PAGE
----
New iPhone Crypto Users, Listen Up: Top Security And Upgrade Tips For All Investors
This past week, Apple unveiled its new lineup of iPhones, including the iPhone XS, iPhone XS Max, and the iPhone XR. The phones are now available for pre-order starting at $749, with shipments scheduled to begin on September 21.
Whether you bought the new iPhone or you’re upgrading to another new phone, switching phones can mean changing various cryptocurrency apps and crypto accounts.
Today, we’re explaining how you can make sure your crypto accounts are secure when upgrading to a new phone.
Enable Two Factor Authentication
This one’s obvious. When switching to a new phone, make sure two factor authentication is enabled on your crypto accounts and other online profiles.
Remember: hackers don’t usually try to directly attack your crypto accounts; instead, they try to gain access to things like your email inbox.
By enabling two factor authentication before you move phones, you can get an extra layer of protection between you and losing your funds.
Most crypto exchanges and online services offer two factor authentication (2FA). Take advantage of it.
Consider Using A Device As Your Second Factor Instead Of Your Phone Number Or Email
You may have heard controversy over two factor authentication over the past year. Some security experts no longer recommend two factor authentication. Why is that?
The reason phone-based 2FA is no longer totally secure is simple: it’s now possible for a hacker to “steal” your phone number. There have been a number of instances of cryptocurrency users losing their entire holdings because of phone number hijacking.
One hacker was able to steal $5 million from a conference attendee through a so-called SIM card hijacking attack.
These attacks rely more on social engineering than technical hacking. The attacker will call your mobile carrier and pretend to be you. That attacker will claim that “you” purchased a new phone and need to migrate your number to the new device and the new SIM card. If the attacker convinces the carrier, then your phone number now belongs to the hacker.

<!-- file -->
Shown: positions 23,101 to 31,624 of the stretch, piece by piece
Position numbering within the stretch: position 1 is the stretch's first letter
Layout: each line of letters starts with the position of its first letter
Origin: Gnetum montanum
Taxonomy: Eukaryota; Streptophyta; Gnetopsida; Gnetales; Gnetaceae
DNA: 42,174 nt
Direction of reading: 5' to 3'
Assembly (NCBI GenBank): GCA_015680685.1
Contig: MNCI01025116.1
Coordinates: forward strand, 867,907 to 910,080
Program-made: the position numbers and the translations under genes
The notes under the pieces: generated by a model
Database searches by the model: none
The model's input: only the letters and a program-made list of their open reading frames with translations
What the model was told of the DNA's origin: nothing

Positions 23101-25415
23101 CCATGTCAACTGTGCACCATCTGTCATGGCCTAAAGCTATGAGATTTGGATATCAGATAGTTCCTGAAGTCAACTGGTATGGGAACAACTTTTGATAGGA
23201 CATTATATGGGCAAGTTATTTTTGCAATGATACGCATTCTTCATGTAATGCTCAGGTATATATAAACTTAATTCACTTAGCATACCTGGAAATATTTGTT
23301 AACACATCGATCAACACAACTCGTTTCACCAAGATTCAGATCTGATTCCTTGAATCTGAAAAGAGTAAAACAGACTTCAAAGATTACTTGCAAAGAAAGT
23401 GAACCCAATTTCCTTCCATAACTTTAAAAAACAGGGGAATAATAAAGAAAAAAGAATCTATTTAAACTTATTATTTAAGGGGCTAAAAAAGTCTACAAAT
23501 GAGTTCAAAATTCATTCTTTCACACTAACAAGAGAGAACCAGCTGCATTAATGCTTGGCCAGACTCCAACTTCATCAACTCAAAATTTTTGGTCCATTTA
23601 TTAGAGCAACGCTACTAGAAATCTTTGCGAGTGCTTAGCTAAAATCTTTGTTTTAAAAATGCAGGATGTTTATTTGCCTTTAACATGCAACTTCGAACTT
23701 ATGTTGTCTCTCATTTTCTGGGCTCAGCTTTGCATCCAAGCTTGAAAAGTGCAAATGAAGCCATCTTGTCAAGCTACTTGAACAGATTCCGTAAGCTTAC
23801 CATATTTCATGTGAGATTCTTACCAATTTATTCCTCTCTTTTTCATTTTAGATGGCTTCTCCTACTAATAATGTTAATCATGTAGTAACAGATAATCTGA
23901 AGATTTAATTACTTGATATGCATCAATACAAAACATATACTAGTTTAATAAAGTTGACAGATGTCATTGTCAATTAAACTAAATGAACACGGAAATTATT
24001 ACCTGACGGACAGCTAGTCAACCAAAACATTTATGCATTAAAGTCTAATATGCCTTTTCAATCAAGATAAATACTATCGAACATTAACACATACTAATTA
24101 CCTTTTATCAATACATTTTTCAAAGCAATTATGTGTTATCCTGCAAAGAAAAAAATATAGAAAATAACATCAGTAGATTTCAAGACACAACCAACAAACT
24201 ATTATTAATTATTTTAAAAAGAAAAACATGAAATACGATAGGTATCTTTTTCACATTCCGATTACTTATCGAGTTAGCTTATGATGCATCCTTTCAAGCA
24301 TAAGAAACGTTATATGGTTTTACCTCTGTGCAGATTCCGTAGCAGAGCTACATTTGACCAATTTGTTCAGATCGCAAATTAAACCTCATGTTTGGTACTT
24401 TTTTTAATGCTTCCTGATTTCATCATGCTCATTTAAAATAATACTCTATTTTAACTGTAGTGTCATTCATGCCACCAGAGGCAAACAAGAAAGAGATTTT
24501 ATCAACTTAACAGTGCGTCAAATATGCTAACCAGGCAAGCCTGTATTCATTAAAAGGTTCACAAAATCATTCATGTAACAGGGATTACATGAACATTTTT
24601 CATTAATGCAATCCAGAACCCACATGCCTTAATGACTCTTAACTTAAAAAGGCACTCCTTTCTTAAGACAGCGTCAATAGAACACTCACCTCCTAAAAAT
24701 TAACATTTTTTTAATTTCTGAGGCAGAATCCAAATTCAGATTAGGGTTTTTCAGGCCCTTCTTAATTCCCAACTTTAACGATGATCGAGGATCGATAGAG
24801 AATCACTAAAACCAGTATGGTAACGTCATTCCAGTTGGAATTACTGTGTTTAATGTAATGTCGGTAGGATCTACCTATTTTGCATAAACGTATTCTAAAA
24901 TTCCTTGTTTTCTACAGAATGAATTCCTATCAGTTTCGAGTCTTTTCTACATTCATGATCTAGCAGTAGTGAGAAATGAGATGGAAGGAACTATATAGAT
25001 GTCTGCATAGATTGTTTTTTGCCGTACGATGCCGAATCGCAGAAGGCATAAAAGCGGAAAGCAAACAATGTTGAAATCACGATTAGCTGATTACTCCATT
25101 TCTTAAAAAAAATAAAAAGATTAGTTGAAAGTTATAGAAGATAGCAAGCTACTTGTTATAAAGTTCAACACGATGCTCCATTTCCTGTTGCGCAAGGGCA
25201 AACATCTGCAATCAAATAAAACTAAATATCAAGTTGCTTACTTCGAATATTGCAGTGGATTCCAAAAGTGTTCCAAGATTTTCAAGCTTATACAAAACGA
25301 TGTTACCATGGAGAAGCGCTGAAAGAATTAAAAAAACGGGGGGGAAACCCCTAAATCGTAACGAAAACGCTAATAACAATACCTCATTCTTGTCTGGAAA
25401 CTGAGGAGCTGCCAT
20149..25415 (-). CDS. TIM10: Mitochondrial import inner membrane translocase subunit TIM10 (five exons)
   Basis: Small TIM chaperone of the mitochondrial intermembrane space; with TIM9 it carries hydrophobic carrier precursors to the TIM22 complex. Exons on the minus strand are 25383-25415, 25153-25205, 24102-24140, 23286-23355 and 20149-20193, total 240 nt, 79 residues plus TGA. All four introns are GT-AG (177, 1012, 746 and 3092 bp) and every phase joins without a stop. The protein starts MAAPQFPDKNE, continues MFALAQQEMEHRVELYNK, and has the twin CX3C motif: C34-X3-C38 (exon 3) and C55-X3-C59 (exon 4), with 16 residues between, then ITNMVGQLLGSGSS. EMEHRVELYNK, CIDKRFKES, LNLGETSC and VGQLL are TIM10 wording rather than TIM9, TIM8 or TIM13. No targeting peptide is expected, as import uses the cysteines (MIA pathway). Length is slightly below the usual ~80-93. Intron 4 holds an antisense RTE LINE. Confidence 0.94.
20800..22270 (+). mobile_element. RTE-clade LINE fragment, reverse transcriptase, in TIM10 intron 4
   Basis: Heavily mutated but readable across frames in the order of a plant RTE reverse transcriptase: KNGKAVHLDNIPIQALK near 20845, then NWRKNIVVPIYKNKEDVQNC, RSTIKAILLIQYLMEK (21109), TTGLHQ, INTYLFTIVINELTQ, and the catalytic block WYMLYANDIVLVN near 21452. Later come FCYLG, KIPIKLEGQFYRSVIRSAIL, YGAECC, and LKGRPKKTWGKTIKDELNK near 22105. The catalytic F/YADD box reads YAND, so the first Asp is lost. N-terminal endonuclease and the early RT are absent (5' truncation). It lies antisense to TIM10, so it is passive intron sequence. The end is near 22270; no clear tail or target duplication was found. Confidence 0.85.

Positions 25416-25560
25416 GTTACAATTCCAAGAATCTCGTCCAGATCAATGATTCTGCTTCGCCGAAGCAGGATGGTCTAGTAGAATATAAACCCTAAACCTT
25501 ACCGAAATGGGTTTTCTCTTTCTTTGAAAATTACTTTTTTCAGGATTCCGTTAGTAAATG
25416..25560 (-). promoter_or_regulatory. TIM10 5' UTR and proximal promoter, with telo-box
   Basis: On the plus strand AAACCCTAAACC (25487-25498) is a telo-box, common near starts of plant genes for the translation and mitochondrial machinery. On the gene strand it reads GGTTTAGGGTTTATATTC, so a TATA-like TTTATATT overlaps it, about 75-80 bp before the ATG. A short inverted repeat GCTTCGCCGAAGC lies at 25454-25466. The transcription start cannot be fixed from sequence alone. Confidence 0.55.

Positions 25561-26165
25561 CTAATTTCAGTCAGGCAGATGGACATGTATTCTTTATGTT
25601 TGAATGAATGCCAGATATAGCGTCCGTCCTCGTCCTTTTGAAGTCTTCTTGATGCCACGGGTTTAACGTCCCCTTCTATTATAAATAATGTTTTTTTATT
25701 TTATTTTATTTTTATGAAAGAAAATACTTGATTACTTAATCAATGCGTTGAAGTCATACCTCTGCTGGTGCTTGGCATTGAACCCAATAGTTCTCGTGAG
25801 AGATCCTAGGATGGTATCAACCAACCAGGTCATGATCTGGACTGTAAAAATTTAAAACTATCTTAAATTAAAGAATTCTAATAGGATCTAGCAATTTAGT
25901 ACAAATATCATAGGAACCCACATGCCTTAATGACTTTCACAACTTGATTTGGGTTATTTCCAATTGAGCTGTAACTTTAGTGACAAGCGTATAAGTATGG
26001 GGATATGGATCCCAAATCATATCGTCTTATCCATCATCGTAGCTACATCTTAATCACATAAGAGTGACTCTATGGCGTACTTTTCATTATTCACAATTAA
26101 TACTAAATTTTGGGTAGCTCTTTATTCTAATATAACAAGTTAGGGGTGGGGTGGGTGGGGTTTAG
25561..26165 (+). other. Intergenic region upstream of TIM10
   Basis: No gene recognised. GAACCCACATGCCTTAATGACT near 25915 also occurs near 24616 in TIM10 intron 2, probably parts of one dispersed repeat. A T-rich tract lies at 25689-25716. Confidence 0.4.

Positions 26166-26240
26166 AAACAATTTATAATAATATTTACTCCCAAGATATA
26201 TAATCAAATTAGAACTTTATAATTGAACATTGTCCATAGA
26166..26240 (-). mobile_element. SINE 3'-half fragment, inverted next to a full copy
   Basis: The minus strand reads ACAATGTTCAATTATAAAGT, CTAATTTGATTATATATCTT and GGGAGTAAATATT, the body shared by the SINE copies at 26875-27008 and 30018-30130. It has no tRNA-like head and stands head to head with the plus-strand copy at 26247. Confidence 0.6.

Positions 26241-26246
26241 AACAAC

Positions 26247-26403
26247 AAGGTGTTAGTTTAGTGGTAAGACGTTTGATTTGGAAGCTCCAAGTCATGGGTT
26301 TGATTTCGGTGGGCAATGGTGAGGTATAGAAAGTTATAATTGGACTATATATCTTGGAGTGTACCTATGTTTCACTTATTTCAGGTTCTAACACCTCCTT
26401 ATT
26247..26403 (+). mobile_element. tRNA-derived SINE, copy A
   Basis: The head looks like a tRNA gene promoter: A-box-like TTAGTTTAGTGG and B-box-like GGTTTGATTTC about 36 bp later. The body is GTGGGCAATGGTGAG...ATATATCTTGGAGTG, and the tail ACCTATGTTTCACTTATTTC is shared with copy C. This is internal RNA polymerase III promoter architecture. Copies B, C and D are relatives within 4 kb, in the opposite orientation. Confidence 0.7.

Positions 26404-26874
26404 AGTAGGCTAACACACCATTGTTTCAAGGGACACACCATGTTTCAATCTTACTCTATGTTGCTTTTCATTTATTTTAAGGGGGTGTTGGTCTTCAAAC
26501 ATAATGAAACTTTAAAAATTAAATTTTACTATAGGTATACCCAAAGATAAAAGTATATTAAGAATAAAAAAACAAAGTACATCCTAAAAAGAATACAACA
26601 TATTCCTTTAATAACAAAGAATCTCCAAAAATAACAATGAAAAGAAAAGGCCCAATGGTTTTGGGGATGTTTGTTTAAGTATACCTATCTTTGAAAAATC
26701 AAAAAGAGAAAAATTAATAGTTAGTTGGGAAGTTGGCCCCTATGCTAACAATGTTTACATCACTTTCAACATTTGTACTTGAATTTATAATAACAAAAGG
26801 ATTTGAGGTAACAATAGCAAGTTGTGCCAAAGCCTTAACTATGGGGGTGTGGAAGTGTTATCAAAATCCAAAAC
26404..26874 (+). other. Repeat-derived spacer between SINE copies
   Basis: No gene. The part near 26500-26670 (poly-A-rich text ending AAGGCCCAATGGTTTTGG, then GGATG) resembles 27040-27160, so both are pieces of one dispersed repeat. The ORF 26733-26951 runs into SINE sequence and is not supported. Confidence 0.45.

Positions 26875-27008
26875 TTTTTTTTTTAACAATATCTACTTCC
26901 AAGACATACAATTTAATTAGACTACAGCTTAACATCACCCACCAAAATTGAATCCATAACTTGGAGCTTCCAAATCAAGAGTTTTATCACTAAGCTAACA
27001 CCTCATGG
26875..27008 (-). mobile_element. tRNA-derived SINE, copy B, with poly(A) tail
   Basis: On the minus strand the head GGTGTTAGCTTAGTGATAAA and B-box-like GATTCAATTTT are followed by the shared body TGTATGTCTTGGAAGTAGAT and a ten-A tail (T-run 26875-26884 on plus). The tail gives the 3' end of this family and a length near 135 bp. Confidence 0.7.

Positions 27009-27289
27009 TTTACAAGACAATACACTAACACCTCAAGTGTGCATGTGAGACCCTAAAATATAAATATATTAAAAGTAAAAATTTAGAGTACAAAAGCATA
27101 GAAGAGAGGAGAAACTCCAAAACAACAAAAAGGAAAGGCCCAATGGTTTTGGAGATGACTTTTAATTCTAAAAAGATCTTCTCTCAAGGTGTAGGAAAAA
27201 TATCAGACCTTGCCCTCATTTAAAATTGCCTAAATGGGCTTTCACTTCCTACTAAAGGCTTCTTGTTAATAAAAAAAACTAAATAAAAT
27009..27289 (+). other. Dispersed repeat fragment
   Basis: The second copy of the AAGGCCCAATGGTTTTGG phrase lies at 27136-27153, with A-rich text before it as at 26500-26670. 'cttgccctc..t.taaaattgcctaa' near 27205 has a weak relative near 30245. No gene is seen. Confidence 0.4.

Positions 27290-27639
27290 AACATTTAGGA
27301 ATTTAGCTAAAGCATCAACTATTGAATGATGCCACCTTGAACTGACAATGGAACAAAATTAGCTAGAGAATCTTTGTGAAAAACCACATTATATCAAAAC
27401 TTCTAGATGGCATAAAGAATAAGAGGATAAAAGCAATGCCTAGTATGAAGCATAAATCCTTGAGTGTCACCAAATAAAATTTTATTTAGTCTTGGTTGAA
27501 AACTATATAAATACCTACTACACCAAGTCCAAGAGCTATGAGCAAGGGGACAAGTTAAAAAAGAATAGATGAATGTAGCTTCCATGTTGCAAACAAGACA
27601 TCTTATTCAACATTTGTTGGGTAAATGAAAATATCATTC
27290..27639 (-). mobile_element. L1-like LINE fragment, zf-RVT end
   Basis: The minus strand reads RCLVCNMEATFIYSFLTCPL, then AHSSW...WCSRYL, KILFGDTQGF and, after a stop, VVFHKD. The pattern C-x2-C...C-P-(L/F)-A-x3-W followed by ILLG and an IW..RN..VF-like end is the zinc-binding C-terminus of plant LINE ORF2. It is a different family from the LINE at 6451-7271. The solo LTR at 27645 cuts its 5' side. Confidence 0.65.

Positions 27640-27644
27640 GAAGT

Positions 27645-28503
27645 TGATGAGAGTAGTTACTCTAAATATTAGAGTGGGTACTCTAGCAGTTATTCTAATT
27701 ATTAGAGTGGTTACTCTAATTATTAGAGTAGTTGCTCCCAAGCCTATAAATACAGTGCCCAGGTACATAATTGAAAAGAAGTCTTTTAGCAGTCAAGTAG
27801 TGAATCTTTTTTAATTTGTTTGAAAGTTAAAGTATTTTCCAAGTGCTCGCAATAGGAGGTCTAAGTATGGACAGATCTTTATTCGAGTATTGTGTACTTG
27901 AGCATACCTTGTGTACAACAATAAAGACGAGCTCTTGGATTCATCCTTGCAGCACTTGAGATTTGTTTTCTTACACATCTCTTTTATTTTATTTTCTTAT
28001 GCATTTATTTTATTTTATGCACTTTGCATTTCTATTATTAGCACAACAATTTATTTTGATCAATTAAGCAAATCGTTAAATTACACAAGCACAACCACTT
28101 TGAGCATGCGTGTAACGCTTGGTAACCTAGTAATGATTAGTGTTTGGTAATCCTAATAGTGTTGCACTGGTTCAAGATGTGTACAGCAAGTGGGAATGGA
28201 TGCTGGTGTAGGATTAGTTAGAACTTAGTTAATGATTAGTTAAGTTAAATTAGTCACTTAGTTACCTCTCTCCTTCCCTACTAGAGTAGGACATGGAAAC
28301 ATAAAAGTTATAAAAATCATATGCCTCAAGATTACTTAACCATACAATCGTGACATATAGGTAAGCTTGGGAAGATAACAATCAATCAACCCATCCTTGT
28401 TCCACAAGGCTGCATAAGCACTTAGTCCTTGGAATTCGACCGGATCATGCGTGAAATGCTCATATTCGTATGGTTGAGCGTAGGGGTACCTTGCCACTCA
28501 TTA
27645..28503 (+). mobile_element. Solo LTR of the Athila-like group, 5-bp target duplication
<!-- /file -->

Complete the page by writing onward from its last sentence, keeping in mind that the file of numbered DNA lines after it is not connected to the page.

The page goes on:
This is a problem for two factor authentication: if you use 2FA, then online accounts might send verification requests to your phone number. If your phone number is compromised, then your account might be compromised too.
There’s one easy way to avoid all of these problems: use your device as the second factor – not your phone number or email.
Services like Google Authenticator, for example, let you verify requests on your mobile device. That means in order to access your crypto accounts, you need two things:
- Something you know (your password)
- Something you have (your phone with the authentication app)
If you have these two things, then you can gain access to your crypto account. It’s the best type of two factor authentication.
Treat Your Mobile Wallet Like A Checking Account
If you have a mobile crypto wallet on your phone, then that’s great! There are plenty of great crypto wallet apps available for iPhone and Android. Popular iOS crypto wallet apps like Coinomi and Jaxx will work on the new iPhones.
Generally speaking, crypto security experts recommend using your mobile crypto wallet like a checking account while depending on a hardware wallet as your “savings” or main account. You can keep funds for daily spending in your mobile wallet while keeping most of your funds safe in a hardware wallet.
Create A Google Voice Account Linked To A Different Email
Up above, we mentioned that using a phone number as your recovery option isn’t always a great idea due to SIM card hijacking.
Forbes, however, came up with a nifty way to get around this issue: make a Google Voice account linked to a different email.
“Creating a Google Voice phone number is a good digital security tip for all globetrotters, but even more important when you are traveling with crypto. You should use this phone number for everything as your cell number or landline are more easily traceable and linked to your identity.”
Turn Off Automatic Updates On Crypto Apps
Generally speaking, it’s a good idea to automatically update your apps. Updates fix bugs and patch security exploits.
In the crypto world, however, some security experts recommend disabling automatic updates on crypto apps.
Many crypto apps are made by independent developers or small development teams. They’re not backed by the same layers of checks and balances as, say, Facebook or Twitter’s mobile apps.
That means bugs can slip into a new crypto app update. A bug in a mobile crypto wallet could cause you to lose all your funds due to an undiscovered exploit.
Consider disabling automatic updates on your crypto apps.
Whether you bought the new iPhone XS, iPhone XS Max, or iPhone XR or you’re upgrading to a new Android, it’s never been more important to practice smart crypto phone security.